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against Hanratty. At least when viewed in conjunction with extrinsic facts of which Citation was on notice, the counterclaim reasonably should have been understood to encompass a claim by Newman for the loss of use not only of the yard but also of the interior space in her condominium unit. At the inception of the underlying case, Newman filed an affidavit, dated June 21, 2007, in opposition to Hanratty's motion for a preliminary injunction. In the course of investigating the claim, as it was obligated to do, Citation knew or reasonably should have known of this affidavit long before filing its declaratory judgment action, and even before it issued its first reservation of rights letter. Among other things, Newman averred: "When the air conditioner is operating, I can hear it in my unit. I can feel its vibrations through the floor when I'm on my balcony. When it's running, it interferes with conversations in my living room, especially if I leave my outside door open for cross-ventilation purposes. In fact, it's so noisy that I can't leave my windows and door open (as I would otherwise prefer), and I can hear it over the television." These elaborations showed that, even apart from her concerns about the yard, Newman's counterclaim was seeking damages for loss of use of tangible property.

For the foregoing reasons, Citation's motion for summary judgment should not have been allowed. That is not to say that the duty to defend issue was required to be resolved against Citation, as Newman urges us to decide. There remain other grounds, not waived by Citation, which remain to be considered before a determination can be made as to its duty to defend. We do agree with Newman, however, that where the erroneous allowance of Citation's motion for summary judgment supplied the impetus for dismissing the Hanratty counterclaims assigned to her, those counterclaims must be reinstated. [Note 9]

The judgment is vacated. This matter is remanded to the Superior Court for further proceedings consistent with this opinion.

So ordered.


[Note 1] Individually and as assignee of John Hanratty.

[Note 2] Although the motion judge apparently was under the impression that the trespass claim sought only equitable relief, the prayer in Newman's counterclaim indicates she also sought damages.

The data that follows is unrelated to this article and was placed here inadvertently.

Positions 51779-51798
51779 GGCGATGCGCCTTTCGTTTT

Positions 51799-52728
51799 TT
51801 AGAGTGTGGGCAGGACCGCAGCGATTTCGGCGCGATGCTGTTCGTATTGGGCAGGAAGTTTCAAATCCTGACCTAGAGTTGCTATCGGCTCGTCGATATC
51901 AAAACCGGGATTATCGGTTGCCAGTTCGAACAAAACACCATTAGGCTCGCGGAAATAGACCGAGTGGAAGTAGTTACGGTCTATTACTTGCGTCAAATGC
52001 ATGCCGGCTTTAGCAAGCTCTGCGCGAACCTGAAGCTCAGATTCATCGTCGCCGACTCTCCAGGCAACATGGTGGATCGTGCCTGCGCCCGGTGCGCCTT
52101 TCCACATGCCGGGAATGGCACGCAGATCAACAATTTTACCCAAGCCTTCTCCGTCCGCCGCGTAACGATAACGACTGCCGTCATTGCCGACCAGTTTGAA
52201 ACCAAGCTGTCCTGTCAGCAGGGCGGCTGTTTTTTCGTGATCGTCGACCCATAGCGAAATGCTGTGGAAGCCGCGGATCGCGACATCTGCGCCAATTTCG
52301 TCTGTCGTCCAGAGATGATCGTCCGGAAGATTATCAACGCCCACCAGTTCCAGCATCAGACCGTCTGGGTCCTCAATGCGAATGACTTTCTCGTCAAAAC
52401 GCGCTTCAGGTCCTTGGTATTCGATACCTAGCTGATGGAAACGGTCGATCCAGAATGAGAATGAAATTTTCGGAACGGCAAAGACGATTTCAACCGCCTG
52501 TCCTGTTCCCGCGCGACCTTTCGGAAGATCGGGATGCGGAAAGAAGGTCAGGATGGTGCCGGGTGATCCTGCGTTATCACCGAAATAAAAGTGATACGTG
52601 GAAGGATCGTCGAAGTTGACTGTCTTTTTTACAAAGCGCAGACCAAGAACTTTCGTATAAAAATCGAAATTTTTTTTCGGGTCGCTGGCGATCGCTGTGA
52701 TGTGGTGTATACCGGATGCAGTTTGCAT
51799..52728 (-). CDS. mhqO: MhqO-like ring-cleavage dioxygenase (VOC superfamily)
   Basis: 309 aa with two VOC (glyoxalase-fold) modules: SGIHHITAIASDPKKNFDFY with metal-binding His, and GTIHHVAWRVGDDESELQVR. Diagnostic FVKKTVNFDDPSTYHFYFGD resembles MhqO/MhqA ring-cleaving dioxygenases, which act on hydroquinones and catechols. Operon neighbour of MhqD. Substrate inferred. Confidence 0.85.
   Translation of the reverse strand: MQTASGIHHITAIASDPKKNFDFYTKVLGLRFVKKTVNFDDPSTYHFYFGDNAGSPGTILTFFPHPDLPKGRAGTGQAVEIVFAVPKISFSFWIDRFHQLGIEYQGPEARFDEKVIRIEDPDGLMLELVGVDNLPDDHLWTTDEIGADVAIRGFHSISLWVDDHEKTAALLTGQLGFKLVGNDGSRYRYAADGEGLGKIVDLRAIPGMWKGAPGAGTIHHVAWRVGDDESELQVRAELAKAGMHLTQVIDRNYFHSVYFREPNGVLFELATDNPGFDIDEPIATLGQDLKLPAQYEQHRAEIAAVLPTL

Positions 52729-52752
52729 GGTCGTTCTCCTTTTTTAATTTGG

[Note 3] It was Hanratty's option to do so. See Herbert A. Sullivan, Inc. v. Utica Mut. Ins. Co., 439 Mass. 387 , 406-407 (2003).

[Note 4] The insurer's obligation is to pay the reasonable charges of the insured's retained counsel. Magoun v. Liberty Mut. Ins. Co., 346 Mass. 677 , 685 (1964). In a recent decision of this court, it has been clarified that reasonable charges are to be assessed with reference to market rates; an insurer may not insist upon paying only the discounted rate it has been able to negotiate with its panel of attorneys. See Northern Sec. Ins. Co. v. R.H. Realty Trust, 78 Mass. App. Ct. 691 , 694-695 (2011).

[Note 5] If the complaint in question contains a covered claim, the insurer's duty to defend extends to other counts of the complaint, as well. See Palermo v. Fireman's Fund Ins. Co., 42 Mass. App. Ct. 283 , 289-290 (1997). See also Aetna Cas. & Sur. Co. v. Continental Cas. Co., 413 Mass. 730 , 732 n.1 (1992).

[Note 6] As indicated by the condominium master deed, which is attached as an exhibit and incorporated into the counterclaim, the deck, like the yard, is a common area to which Newman, as owner of her particular unit, has an exclusive easement and right of use.

[Note 7] Unlike some liability policies, this one has no endorsement providing coverage for enumerated intentional torts, such as defamation or wrongful entry. Compare Dilbert v. Hanover Ins. Co., 63 Mass. App. Ct. at 329-330.

[Note 8] In support of its position, Citation points to a case of the California Supreme Court, Kazi v. State Farm Fire & Cas. Co., 24 Cal. 4th 871, 881 (2001), in which it was held that an insurer did not have a duty to defend an underlying action involving a claimed easement, because there was no allegation of injury or loss of use of tangible property. Kazi presented a different situation, however, because the plaintiffs in the underlying action were seeking to establish that they had an implied nonexclusive easement, which had been impaired by the insureds. Here, on the other hand, Newman alleged injury to and loss of use of an existing express easement. Regardless of this distinction, however, to the extent that Kazi turned on the notion that an easement is merely an "intangible" interest, we decline to follow it for the reasons stated above.

[Note 9] In view of our decision, we need not consider an additional procedural argument made by Newman relating to the service, withdrawal, and reservice of Citation's motion for summary judgment.